"Was I wrong to ask you to ring me? Sometimes I think I should've left you alone. I don’t want this to throw either of us off."
"You weren't wrong," I say. "No one’s being thrown off." I haven’t forgotten what he said two weeks earlier, that he didn't want another source of confusion. "This is like a vacation from real life."
"It feels like that," he agrees.
At this point I do not know yet how many aspects my review is going to cover. But let me tell you first that in my opinion this is how all New Adult fiction should be like. Heavens, no, I do not demand that every author decides to kill off her heroine's perfect - and I do not mean sunshine pretty with a later to be discovered rotten core, but considerate and sexy and artistic with realistic flaws - boyfriend right in chapter one to have her quickly spiral downhill. There is without question a limit to the number of grief-centered books I can stomach in a given time period. But in real life there is a vast variety of good and bad life-changing experiences college-aged women encounter, which is why it made me exhale in relieve to read about Leah, who loses her live-in boyfriend of one year (who is not Caucasian, by the way, which means a bonus point in character diversity) and cannot and does not want to let go and heal afterwards "What I need is the space and quiet to register Bastien's absence. That hasn't changed. I don’t want to move on. As it is, every day takes me a little further from the time we shared together. I need to protect and preserve what I still have of him.", instead of reading about the weird ups and downs of another irresistible female who needs to come to terms with her virginity, her past abuse, her sexuality in general and a small, foreseeable number of other super special secrets and another gorgeously violent I-hide-my-inner-fluffy-kitten-until-SHE-turns-up-and-me-on bad-boy, whose-farther-from-life-than-Earth-from-Pluto personas only exist to awkwardly populate some supposedly hot-sex-on-a-platter script.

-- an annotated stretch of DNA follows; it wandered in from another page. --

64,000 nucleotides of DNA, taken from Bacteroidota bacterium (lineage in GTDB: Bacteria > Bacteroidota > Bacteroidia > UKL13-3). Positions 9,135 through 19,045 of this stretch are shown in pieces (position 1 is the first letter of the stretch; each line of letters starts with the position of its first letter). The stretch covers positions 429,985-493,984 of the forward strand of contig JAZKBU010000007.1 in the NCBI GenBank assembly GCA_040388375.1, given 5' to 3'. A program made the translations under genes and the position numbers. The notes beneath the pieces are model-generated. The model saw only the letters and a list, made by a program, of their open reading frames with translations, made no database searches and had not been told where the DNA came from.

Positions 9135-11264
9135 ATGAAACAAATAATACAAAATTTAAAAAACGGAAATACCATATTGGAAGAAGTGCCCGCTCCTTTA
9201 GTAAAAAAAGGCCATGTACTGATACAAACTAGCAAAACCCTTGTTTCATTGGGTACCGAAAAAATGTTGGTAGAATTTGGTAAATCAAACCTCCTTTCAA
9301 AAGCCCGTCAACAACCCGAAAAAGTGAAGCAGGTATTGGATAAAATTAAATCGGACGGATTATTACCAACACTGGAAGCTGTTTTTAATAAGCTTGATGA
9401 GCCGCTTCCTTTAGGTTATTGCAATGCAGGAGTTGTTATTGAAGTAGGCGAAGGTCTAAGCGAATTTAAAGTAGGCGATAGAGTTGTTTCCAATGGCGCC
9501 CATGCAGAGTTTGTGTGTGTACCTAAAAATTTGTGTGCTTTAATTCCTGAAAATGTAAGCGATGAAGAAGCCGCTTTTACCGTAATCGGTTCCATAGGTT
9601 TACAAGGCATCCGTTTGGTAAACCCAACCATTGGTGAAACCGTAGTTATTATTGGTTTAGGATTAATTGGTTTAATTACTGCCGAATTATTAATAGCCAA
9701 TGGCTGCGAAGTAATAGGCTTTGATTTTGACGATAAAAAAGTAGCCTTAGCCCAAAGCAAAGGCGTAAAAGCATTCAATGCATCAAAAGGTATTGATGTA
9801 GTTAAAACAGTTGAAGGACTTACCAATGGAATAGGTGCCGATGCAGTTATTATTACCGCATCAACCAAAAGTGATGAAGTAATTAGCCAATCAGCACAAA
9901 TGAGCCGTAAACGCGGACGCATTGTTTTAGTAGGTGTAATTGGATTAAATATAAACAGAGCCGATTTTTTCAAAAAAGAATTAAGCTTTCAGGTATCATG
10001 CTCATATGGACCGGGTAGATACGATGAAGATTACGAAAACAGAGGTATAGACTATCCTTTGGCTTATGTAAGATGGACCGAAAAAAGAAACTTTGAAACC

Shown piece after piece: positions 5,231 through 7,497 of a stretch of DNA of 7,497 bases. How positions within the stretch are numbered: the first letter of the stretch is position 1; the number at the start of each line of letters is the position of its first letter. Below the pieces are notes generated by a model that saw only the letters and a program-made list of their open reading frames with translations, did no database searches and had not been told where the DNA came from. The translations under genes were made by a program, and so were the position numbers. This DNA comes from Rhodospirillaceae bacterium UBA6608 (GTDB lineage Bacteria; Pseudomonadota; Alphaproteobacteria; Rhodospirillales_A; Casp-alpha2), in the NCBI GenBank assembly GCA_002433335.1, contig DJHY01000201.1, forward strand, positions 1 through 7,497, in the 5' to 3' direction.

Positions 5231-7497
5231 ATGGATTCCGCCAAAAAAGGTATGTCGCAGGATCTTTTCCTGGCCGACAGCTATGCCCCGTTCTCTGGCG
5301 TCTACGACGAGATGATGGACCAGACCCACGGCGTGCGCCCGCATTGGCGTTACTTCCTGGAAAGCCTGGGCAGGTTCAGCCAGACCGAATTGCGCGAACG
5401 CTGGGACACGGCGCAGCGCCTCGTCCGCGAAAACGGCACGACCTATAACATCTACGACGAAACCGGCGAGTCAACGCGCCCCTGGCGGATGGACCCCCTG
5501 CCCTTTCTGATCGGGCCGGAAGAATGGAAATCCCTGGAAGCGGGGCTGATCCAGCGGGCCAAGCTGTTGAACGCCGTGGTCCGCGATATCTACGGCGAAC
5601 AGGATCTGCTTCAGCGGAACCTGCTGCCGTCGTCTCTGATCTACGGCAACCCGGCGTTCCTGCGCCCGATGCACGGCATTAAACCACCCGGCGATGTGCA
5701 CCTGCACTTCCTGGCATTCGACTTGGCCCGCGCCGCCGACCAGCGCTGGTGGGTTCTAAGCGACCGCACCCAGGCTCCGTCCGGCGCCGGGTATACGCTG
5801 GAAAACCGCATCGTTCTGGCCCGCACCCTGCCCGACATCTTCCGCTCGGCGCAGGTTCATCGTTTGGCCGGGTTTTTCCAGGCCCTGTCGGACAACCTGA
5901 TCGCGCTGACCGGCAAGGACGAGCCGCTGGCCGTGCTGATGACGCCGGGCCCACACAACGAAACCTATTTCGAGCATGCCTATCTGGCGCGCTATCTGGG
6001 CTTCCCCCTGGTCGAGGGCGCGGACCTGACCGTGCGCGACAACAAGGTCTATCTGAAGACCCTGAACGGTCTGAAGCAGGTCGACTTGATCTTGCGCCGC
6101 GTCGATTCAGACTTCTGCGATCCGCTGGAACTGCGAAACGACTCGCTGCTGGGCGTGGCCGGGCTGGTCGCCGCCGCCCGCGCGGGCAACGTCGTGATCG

If this comparison caused you to sulk about a lack of physical excitement in 'Come See About Me', you have simply misunderstood. There is sex - even explicit sex - aplenty in established Young Adult author C.K. Kelly Martin's first New Adult attempt. But it smoothly fits the plot and it does not make the cast and the story feel like props. Leah starts having an affair she wants to keep purely physical and ephemeral with an almost stranger and struggles with the feeling of betraying her dead boyfriend and his family. But although the guy supports her idea of a 'vacation from real life', he claims that "Nothing can ever only be sex, can it? Otherwise it wouldn’t matter who you were having it with. And I like you. We’ve been friends too, haven’t we?"
In spite of my lucky lack of similar experiences I thoroughly felt Leah's state of frozeness, her flight into constantly cheating her consciousness into imagining Bastien alive and besides her. I understood her selfishness, her dismissive behavior towards her - wonderfully depicted, by the way, I do adore Yunhee - best friends from university, her job inn Toronto and her parents. And I got her craving for touch and her stupidity when she throws all caution to the wind.
The minor characters were interesting and well-rounded, too. Instead of suffering from the obligatory cliché gay sidekick on match-maker's campus prepare to shake hands with a 100% normal, middle-aged lesbian couple. Plus there is Armstrong, the hyperactive hamster!
I even liked the half-open ending, although I am kind of partial towards completely vague but hopeful ones like the one in 'Holier Than Thou', another New Adult novel I wholeheartedly recommend. A few reviewers declared the outcome of Leah’s problems to be too positive and sweet. In my opinion it was pleasantly elating and Happy, but allowed for many other ultimate futures besides an Ever After.
Consequently I am sufficiently puzzled why the author could not find an interested publisher (Thanks for finding that link, Sarah Moon.) - due to the lack of a fitting target group - and eventually had to go the indie way. Or to put it differently, I am flummoxed why the target group for a generic problematic-virgin-meets-clingy-bad-boy-plot is everlastingly huge, while a gem about a regular young woman like you and me like this is only appreciated by a handful.